The total number of Covid cases here since the pandemic began passed 300,000 at the weekend. That number includes all those who tested positive but had only mild symptoms and did not require hospital care.
Cases have risen steadily in the last few weeks because of the Delta variant. Last week daily new cases were in the 1,000-1,500 range with 100-150 in hospital and 20-30 in ICUs.
The speed of the recent increase has not been alarming so far despite the Delta variant and, most importantly, hospital and ICU admissions are still low in comparison with the peak last year.
There is no doubt that this low level of serious illness despite the recent increase in cases due to the Delta variant is down to the extent of vaccination in the country. People are protected because they are vaccinated.
Because of this some restrictions have been lifted recently, although masks are still required in supermarkets and shops. But the general mood here last week was of a gradual return to normality even if there is no room for complacency with the Delta variant around.
Last week also saw the return of indoor drinking and dining in bars and restaurants for everyone who has been vaccinated or has had the virus and recovered and therefore has some immunity. But despite all this good news there was still a noticeable level of caution here last week.
Many people are still wearing masks in public. Many choose to sit at outside tables at bars and restaurants even though they can go inside, and they say they intend to go on doing this at least until the summer is over.
There has also been a reluctance on the part of some bar and restaurant owners to fully reopen. Everyone who has been vaccinated is supposed to have a vaccine passport on their phone or a vaccination card from their doctor or pharmacist or vaccination center. The rule is that the bar/restaurant staff must check this before customers are allowed inside.
But there are problems because there have been delays in getting out these digital passports and arguments at the doors of some bars and restaurants as a result. Rather than deal with this and do all the checking that is required, some owners prefer to stay closed for the time being. Others say they want to wait for a few weeks until they are absolutely sure there won't be a Delta wave leading to another lockdown.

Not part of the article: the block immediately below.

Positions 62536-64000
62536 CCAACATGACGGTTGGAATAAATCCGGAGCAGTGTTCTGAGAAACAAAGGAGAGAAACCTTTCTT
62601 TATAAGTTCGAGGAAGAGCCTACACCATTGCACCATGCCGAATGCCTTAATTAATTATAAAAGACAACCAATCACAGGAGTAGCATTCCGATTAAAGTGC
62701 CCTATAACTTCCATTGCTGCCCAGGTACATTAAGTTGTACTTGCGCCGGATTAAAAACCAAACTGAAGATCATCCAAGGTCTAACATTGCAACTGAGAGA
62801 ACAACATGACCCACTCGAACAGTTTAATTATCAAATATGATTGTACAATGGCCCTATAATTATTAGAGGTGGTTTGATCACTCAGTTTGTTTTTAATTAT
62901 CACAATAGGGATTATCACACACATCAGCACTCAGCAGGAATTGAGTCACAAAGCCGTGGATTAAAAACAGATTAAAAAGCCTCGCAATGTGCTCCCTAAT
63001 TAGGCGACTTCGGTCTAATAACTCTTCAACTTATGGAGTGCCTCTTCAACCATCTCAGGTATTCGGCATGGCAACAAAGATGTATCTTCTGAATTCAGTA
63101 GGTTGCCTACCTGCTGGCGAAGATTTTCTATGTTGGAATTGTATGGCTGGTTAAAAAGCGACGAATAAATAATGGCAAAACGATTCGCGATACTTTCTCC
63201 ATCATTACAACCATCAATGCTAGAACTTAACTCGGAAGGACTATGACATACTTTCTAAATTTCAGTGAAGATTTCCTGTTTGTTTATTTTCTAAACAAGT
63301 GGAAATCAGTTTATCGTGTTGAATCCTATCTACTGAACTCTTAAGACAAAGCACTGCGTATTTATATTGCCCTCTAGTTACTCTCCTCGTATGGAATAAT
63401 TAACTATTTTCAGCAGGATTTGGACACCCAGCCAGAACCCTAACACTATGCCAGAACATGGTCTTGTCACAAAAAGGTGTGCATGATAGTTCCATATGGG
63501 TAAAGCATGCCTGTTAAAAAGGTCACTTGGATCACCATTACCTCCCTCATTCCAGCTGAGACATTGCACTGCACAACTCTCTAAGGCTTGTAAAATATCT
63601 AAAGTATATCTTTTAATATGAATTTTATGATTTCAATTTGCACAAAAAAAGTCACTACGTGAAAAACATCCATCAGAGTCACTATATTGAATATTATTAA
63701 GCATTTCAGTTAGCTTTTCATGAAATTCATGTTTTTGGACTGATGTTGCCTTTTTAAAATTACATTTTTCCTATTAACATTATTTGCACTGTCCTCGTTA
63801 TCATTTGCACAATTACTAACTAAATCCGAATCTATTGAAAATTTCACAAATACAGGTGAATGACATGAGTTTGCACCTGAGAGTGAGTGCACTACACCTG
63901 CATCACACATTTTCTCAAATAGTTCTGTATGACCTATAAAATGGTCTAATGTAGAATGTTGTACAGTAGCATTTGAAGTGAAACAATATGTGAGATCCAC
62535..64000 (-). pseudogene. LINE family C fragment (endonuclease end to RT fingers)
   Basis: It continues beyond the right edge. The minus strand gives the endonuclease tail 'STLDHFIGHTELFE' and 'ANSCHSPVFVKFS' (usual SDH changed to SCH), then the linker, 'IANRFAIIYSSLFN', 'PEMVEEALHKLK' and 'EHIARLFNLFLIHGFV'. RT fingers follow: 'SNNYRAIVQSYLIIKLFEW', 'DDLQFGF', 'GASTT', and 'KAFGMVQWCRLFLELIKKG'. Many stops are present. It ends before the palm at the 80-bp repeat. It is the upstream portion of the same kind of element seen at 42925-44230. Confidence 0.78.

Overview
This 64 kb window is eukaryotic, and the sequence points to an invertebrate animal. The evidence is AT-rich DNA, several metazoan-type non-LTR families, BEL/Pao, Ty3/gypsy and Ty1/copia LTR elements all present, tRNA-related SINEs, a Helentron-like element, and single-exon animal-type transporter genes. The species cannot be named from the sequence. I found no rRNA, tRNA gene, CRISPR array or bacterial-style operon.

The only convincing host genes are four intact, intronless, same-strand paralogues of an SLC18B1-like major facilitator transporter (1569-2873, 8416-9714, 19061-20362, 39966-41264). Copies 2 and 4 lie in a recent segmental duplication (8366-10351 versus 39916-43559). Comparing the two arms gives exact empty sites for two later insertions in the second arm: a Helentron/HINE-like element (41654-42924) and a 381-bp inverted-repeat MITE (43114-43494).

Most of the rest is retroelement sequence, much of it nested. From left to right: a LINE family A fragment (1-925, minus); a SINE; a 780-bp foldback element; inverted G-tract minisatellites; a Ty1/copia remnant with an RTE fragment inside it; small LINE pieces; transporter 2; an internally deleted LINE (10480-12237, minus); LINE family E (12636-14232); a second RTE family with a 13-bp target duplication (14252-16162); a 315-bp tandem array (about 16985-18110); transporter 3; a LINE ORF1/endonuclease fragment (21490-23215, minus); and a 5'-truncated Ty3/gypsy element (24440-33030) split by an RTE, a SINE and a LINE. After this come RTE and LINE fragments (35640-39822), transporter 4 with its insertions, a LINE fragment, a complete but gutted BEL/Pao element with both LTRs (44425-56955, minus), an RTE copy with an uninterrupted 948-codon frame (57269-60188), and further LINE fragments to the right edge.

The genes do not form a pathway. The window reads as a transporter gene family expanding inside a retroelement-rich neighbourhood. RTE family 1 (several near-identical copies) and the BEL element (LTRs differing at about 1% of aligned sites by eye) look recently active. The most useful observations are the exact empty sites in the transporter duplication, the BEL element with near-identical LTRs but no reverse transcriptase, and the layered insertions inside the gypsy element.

Everyone who got the vaccine and supplied their cell phone number was supposed to get their digital passport sent to their phone automatically. This has not happened for a lot of people, and call centers set up to deal with their queries were overwhelmed last week as a result. Hopefully this will be corrected quickly and the glitches with the vaccine passports on phones will be sorted out.
So the reopening is not perfect, but we are getting there. And of course this "turning the corner" back towards normality is vital for the economy.
Already the debate is underway about how soon office staff can return instead of working from home. How many days a week should they go into the office? Should only fully vaccinated workers be allowed to return?
The start of September is now being suggested, by government ministers and others, as the time when work and society in general here begins to return to normal. Whether that will be a "new normal" or the "old normal" remains to be seen.
But whichever it is, most economists are predicting a massive boost for the Irish economy over the next few months as people begin to get out and spend the cash they have accumulated since the pandemic began.
One of the most interesting things in all of this is how much better Ireland is doing than the U.S. where several of the most important vaccines were developed. Last weekend, as we said above, over 72 percent of people here had been fully vaccinated whereas in the U.S. the figure was just below 50 percent.
The reason is clear -- the outright opposition to the vaccine (and the vaccine hesitancy) that has been seen in parts of the U.S. has been absent here. Almost everyone here wanted to get the jab as quickly as possible.
As Americans say, go figure!